Kevin Schofield's writings, observations, and other pointless distractions
A really interesting paper came out recently looking at the impact of diet and nutrition on “microbiota” — the complex ecosystem of bacteria that form the heart of our gastrointestinal tract.
Keep in mind that in terms of sheer numbers, the bacteria living inside of up vastly outnumber the cells in our body, so from a certain perspective we’re as much defined by our microbiota as we are by our cell structure.]
Intestinal microbiota not only play a critical role in our digestion of food, but studies have shown that they have wide impact upon health and disease in general in our bodies, including direct effect on our immune system. But there has been little work on understanding how both individual foods and combinations of foods in one’s diet influences the number, health and function of gut bacteria.
This new study asked adults to keep an extensive diary of their food intake over a year, and then checked for levels of specific well-known gut “good” bacteria in their GI tract (through DNA analysis of fecal samples — there’s a grad student job you don’t want).
The bad news is that they found a correlation between eating oranges and depressed levels of two important gut bacteria. Now it’s worth cautioning that this is an early study that needs to be replicated before we give it a lot of faith, and it was trying to explore effects that came from combinations of foods or specific chemicals in foods. There has been some past evidence that pectins might depress gut bacteria levels; oranges are a source of pectins, but they are also a source of several other compounds and there is a hypothesis that pectins PLUS flavanones is what is causing the drop in gut bacteria levels, not pectins alone. Oranges contain both pectins and flavanones, but there are other foods that you could get either or both from. There is a lot more work to do in order to understand what this finding means, and oranges provide many other important nutrients, so you should not take this as a sign to stop eating oranges. For now, just take it as a curiosity in an area where we are trying to learn more.
The other unusual finding, and I suppose you might call this good news, is that white bread had a strong positive correlation with increased levels of lactobacillus, another important “good” gut bacteria. The refined grains in white bread, and most pasta, break down into simple sugars quickly and easily and so they tend not to provide much nutritional value on their own, but this study has strengthened an existing hypothesis that two compounds in white bread — hemicellulose and resistant starch — can raise lactobacillus levels.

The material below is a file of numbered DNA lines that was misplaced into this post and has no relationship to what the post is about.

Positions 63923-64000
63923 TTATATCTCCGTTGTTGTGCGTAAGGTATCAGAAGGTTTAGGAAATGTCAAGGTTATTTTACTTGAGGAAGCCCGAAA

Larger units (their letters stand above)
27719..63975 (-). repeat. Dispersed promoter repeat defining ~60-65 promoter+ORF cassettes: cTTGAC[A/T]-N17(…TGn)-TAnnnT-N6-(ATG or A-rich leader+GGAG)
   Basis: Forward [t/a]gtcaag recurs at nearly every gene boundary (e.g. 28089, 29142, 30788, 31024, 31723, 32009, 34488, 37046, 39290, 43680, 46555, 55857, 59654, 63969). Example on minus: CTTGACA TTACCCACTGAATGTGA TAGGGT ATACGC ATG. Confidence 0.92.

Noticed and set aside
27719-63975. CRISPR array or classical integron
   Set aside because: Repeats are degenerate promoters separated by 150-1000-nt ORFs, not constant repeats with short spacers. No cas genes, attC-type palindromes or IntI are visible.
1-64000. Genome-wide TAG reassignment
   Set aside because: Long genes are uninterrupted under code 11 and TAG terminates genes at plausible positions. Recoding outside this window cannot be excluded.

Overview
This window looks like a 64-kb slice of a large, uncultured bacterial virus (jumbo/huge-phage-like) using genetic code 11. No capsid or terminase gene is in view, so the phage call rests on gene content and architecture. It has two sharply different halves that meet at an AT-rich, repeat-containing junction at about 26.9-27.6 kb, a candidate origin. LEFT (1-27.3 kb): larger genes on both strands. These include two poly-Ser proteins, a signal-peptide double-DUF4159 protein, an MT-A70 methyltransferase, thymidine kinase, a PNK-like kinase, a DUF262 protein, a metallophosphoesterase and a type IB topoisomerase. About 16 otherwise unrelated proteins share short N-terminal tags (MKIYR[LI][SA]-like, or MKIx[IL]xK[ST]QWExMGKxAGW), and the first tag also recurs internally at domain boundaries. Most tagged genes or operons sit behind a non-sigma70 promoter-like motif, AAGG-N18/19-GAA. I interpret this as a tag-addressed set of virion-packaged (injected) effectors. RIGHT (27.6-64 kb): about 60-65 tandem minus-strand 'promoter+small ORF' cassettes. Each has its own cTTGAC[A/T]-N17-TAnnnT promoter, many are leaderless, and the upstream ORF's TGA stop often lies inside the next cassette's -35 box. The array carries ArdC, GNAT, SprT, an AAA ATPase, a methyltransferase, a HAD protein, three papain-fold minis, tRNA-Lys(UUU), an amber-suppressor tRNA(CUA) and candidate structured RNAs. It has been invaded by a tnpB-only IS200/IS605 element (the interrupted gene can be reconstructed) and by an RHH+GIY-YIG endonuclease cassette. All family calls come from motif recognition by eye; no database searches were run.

There is a real limit to this study because of its approach: it is a classic multivariate study, with lots of people eating lots of different combinations of foods over a long period of time. The fact that no two diets are alike allows for some ability to find correlations between gut bacteria levels in that population and specific foods that they all ate, but it gets fuzzier as you try to look for the effect of combinations of foods. So ideally, scientists develop a new set of hypotheses from this study, and then go off and test them individually under properly controlled circumstances so that a clearer effect (or lack of effect) can be observed. For instance, they can take the hypothesis “white bread raises lactobacillus levels” and they can build an experiment around that, where white bread is added or removed from individuals’ diet where everything else is controlled for (and a separate control group maintains the same diet over the same period of time) to see if that one change actually makes a difference. Science!
What this does remind us, though, is that diet, nutrition and digestive health are complicated beasts, in which individual foods (including oranges and white bread) all have benefits and liabilities. And we are much better off eating a wide variety of foods than narrowing our diet to a smaller set where the effects of individual foods would be more concentrated. Our ancestors did this naturally as the seasons controlled which foods were available; there was no way they could eat the same food all year. By contrast, with modern global transportation and agricultural hot houses, our grocery stores stock most of the same foods year-round, so it’s much easier for us to stick to the same things all the time. So the next time you go to the grocery store, grab something different for a change.